Trump Lawyers, Skeptical of Engaging on Impeachment, Weigh Hearing Strategy

WASHINGTON — The White House is reviewing an invitation from House Democrats for President Trump’s legal team to participate in the first Judiciary Committee impeachment hearing next week, even as his lawyers privately question whether to engage with a proceeding his administration branded “an illegitimate sham partisan process” to drive Mr. Trump from office.

Representative Jerrold Nadler, Democrat of New York and the chairman of the Judiciary Committee, wrote to the president on Tuesday offering him or his lawyers the opportunity to appear before lawmakers at a Dec. 4 hearing with constitutional scholars to discuss the historical precedents for impeachment, the definition of an impeachable offense and whether Mr. Trump’s actions meet the bar for removal.

In a statement on Wednesday, Stephanie Grisham, the White House press secretary, did not give any indication about whether Mr. Trump or his lawyers intended to accept the invitation. But people familiar with the president’s legal strategy have said privately that they are deeply suspicious of taking part in a process they view as unfair to Mr. Trump.

“What is obvious to every American is that this letter comes at the end of an illegitimate sham partisan process,” Ms. Grisham said in the statement. “The president has done nothing wrong, and the Democrats know it.”

Next week’s hearing will begin a new phase in the inquiry, as the Judiciary Committee prepares to draft articles of impeachment related to charges that Mr. Trump abused his power to enlist Ukraine in tarnishing his political rivals. The committee is also expected to consider an article of impeachment charging that Mr. Trump obstructed the investigation by blocking witnesses from testifying and refusing to provide documents.

Democrats are also weighing whether to draft an obstruction-of-justice article based on the report by Robert S. Mueller III, the special counsel who investigated Russia’s interference in the 2016 election and the Trump campaign.

The bulk of the charges, however, will be based on evidence to be laid out in a detailed report by the House Intelligence Committee after weeks of public and private depositions of current and former administration officials on the Ukraine affair. The report, which Democrats have said will be submitted soon after Thanksgiving, is expected to charge the president with abusing his power by appealing to a foreign government for help in the 2020 presidential election. It will outline Mr. Trump’s efforts to pressure Ukrainian leaders to announce investigations of former Vice President Joseph R. Biden Jr. and other Democrats, while denying the country’s president a White House meeting and withholding nearly $400 million in military assistance.

“I remain committed to ensuring a fair and informative process,” Mr. Nadler wrote to Mr. Trump in his letter. He noted that he retained the right under the rules of the impeachment inquiry to deny the president participation in the proceedings if the White House continued to stonewall witnesses and other evidence.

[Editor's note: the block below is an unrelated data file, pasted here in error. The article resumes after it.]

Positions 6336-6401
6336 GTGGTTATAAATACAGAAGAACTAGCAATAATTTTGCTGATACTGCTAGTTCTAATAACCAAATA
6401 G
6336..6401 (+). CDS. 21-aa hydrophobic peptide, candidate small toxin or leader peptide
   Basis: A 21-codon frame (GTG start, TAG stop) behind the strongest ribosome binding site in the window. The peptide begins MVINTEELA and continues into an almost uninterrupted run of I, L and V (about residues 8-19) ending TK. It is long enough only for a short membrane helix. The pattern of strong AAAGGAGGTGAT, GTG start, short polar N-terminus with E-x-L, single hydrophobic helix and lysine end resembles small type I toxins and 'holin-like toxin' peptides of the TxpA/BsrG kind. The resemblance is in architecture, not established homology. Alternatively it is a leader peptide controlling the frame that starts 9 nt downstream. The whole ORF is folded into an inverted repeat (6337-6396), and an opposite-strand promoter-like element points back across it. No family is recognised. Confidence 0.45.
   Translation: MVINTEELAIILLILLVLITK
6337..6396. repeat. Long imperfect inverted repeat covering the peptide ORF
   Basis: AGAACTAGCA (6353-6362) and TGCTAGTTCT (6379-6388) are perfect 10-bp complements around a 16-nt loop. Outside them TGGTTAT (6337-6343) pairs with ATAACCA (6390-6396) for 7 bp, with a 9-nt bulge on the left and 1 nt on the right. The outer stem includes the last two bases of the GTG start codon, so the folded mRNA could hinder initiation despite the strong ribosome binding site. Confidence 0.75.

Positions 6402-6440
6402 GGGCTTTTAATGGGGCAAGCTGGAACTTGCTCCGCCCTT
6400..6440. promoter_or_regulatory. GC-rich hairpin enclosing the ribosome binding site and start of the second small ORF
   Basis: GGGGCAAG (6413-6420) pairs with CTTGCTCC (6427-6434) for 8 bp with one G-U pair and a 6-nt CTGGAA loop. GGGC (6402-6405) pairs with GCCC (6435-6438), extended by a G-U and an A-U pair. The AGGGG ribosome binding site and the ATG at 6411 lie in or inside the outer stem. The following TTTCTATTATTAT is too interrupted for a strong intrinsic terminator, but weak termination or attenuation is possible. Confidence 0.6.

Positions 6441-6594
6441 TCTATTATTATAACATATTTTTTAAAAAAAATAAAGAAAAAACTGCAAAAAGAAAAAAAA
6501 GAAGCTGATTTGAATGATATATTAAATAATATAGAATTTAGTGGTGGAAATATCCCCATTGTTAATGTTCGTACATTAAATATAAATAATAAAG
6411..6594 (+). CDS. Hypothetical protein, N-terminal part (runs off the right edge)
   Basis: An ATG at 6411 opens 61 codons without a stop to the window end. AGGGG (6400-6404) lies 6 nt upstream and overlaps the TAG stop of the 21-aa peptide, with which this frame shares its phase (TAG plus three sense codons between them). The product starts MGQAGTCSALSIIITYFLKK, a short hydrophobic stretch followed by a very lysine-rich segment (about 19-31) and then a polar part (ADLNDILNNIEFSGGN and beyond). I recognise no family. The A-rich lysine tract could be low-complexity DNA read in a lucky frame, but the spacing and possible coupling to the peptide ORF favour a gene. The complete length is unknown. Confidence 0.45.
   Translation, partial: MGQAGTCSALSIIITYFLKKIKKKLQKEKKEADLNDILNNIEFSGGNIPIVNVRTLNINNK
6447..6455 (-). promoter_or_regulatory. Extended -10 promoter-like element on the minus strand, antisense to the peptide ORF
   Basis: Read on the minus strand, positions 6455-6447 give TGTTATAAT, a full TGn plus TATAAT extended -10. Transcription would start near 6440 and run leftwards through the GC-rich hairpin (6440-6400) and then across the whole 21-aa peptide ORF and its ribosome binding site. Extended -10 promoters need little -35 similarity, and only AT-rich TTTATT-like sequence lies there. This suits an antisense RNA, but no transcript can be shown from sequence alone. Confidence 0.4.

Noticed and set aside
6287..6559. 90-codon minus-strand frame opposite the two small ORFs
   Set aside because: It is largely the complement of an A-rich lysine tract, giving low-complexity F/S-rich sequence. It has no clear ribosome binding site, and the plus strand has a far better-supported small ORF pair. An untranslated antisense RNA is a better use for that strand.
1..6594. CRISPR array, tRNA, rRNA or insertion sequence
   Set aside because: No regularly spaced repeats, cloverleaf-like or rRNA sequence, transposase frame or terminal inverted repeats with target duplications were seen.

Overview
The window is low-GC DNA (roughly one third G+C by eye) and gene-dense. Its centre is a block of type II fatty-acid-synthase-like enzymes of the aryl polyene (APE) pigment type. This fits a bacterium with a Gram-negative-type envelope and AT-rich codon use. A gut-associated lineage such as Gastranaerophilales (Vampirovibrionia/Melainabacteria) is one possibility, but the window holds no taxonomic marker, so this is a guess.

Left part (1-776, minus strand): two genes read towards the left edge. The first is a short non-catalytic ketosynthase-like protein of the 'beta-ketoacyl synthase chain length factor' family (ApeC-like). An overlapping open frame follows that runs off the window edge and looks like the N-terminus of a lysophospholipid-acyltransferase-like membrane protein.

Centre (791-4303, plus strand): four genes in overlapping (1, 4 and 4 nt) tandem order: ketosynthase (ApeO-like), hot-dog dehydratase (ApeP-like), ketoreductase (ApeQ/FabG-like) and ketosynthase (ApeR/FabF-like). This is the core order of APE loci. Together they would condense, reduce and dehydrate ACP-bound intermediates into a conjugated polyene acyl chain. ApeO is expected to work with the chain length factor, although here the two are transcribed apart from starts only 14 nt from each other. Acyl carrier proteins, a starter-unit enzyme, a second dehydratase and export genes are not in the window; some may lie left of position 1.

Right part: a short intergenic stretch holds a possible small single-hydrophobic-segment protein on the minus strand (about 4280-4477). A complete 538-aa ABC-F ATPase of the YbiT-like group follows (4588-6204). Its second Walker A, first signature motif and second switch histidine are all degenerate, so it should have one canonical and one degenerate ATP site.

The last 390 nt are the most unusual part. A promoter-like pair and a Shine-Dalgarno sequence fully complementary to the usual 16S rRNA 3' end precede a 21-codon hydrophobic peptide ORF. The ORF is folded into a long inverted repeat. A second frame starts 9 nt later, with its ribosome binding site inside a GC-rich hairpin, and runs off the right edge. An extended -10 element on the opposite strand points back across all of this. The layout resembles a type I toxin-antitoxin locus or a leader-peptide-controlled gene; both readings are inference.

Mr. Nadler gave the president and his lawyers until 6 p.m. Sunday to decide whether they want to be part of the Dec. 4 hearing.

The question of how much the president and his legal advisers decide to participate is likely to be a contentious one as his team wrangles with Democrats over Mr. Trump’s rights to present his defense to lawmakers and the public.

Lawyers for former Presidents Richard M. Nixon and Bill Clinton worked to some extent with the Judiciary Committee to present defenses for their clients during impeachment proceedings. But Mr. Trump and his allies on Capitol Hill have repeatedly criticized the Democratic-led impeachment inquiry as illegitimate.

In a letter to House Democratic leaders shortly after they formally opened the impeachment inquiry, Pat Cipollone, the White House counsel, said Mr. Trump would refuse to cooperate in any way with the inquiry.

“In order to fulfill his duties to the American people, the Constitution, the executive branch, and all future occupants of the office of the presidency, President Trump and his administration cannot participate in your partisan and unconstitutional inquiry under these circumstances,” Mr. Cipollone wrote.

On Tuesday, Mr. Trump claimed on Twitter that he “would actually like people to testify” as part of the inquiry because he believes they would say he did nothing wrong. But he also blasted the Democratic investigation, calling it a “phony Impeachment Hoax” and saying it is “a Democrat Scam that is going nowhere.”

A person familiar with deliberations among the president’s legal team said Wednesday morning that no decision had been made about whether to engage in a public defense of the president during the Judiciary Committee hearings.

Representative Doug Collins of Georgia, the top Republican on the Judiciary Committee, said in an interview on Wednesday that he would not blame the White House for declining to participate, underscoring skepticism among the president’s allies about whether it would be a fair forum for the president.

“If they come, great,” he said. “If they don’t, I would understand completely because what is the use of this hearing?”

Maggie Haberman and Nicholas Fandos contributed reporting.